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Can scrapping interviews obviate corruption in APPSC recruitment?

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Suryaa
19th July, 2021 12:58 IST

Amaravati, July (IANS) Scrapping the interview stage of all Andhra Pradesh Public Service Commission (APPSC) examinations has come as a surprise, eliciting mixed reactions from leading competitive examination trainers and aspirants.

Not just interviews, APPSC has also scrapped the preliminary examinations for all its recruitments on Friday, save for Group 1 selections and will also implement the 10 per cent Economically Weaker Sections (EWS) reservation.


According to AP chief secretary Aditya Nath Das, the interview move is aimed at bringing complete transparency in the state public service commission recruitments.

He said the move is aimed at gaining complete trust of the competing candidates in the entire selection process.

Back in 2011, after much deliberation, APPSC cancelled interviews for all jobs except those in the state services which required articulation skills and had a public interface.

It is a known fact how several times APPSC examinations could not see finality and went to languish in the Courts for years together, shaking the very resolve and hope of unemployed aspirants.

There were allegations of nepotism, casteism, bribery and other forms of manipulations.

It looks like the latest move is aimed at obviating all these unwanted repercussions for a state government recruitment agency which seldom follows a regular annual recruitment cycle such as the Union Public Service Commission (UPSC).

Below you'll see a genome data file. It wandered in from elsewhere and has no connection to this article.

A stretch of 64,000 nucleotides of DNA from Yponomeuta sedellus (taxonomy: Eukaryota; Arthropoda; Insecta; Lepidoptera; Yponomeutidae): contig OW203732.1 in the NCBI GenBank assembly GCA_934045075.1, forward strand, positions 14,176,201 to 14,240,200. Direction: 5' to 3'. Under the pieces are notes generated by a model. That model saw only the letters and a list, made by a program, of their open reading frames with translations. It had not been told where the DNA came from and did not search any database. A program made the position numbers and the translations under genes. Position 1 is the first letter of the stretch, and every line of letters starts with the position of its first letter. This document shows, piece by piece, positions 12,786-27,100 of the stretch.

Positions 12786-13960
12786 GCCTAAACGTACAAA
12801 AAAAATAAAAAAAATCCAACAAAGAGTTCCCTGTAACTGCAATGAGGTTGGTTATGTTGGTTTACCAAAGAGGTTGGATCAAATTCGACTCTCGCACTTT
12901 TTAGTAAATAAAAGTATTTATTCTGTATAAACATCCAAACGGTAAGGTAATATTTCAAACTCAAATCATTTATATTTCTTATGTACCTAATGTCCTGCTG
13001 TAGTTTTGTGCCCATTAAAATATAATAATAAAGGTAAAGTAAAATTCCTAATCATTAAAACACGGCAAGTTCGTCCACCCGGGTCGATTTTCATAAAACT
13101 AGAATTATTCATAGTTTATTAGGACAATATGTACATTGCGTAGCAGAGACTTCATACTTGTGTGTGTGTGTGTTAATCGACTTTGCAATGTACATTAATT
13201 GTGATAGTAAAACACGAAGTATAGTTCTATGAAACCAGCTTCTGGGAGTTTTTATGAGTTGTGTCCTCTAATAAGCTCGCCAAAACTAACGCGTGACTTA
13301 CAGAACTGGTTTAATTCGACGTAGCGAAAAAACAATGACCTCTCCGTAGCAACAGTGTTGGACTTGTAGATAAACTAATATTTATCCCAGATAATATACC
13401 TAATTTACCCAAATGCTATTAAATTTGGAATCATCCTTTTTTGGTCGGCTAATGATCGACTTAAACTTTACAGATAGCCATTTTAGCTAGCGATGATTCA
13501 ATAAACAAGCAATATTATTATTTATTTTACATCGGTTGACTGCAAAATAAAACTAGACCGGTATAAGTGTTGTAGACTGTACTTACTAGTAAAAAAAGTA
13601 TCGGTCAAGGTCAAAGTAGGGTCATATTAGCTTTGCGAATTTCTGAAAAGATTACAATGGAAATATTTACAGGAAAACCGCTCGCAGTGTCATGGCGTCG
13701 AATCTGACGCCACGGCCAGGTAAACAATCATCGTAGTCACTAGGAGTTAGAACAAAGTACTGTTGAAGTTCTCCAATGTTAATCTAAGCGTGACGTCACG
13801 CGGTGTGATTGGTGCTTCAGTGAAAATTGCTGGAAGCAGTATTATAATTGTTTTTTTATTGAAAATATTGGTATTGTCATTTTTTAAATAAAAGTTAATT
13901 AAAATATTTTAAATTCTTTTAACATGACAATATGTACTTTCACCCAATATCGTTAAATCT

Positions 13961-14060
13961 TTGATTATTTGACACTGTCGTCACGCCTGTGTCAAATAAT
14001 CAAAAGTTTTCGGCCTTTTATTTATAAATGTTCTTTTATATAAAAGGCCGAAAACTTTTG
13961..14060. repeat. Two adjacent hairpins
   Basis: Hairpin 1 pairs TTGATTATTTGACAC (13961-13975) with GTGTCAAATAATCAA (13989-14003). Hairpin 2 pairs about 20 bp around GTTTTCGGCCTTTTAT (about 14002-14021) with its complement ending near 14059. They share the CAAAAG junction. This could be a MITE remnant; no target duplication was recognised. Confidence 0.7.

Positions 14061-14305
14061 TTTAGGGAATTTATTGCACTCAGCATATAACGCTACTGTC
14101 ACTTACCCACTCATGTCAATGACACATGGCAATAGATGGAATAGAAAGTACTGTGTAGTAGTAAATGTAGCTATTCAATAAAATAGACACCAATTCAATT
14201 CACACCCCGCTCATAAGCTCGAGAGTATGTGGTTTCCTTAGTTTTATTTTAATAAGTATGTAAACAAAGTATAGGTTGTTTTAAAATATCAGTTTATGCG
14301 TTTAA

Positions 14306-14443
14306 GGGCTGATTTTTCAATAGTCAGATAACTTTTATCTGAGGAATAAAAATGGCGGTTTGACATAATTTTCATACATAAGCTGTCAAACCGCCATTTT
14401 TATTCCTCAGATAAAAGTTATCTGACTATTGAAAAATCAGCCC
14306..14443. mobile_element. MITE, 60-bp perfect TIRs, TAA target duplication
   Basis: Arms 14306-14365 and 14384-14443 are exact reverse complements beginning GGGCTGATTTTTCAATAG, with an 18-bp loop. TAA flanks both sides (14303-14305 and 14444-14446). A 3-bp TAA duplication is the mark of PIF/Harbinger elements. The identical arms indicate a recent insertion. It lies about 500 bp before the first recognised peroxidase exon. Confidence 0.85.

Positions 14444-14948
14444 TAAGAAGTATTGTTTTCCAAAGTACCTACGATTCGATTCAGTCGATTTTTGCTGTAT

However, Hyderabad-based Sosin Thayyaba, a leading Anthropology trainer for UPSC examinations disagreed with the wisdom of annulling interviews.

"Just because you want to control corruption, this may not be the way. There are certain ways in which recruitments have to be done. Higher services definitely need a personal interview to gauge the personality. Interaction with the public is always important in civil services," Thayyaba told IANS.

She said a clerical job's selection process may be sufficient with a desk exam but not for Group I Services from where recruits enter elite Indian Administrative Service (IAS) and Indian Police Service (IPS) cadres through the conferred route.

"Perhaps there has to be an ombudsman kind of a system to oversee the public service commission's work," she said.

The Anthropology trainer questioned: Can we think that just because there is not going to be a personal interview that kind (corrupt) of a situation would not arise?

Thayyaba said, "Why can't we compare the APPSC recruitment system with UPSC to learn a thing or two from the latter, considering the nature of duties and functionality being similar, except for the geographical extent of their influence.

"When somebody (UPSC) sitting up in Delhi can do, why can't we (APPSC) do here," she observed, about successful conduct of examinations with interviews.

According to Thayyaba, rescinding interviews is not a sureshot guarantee to plug corruption in the recruitments.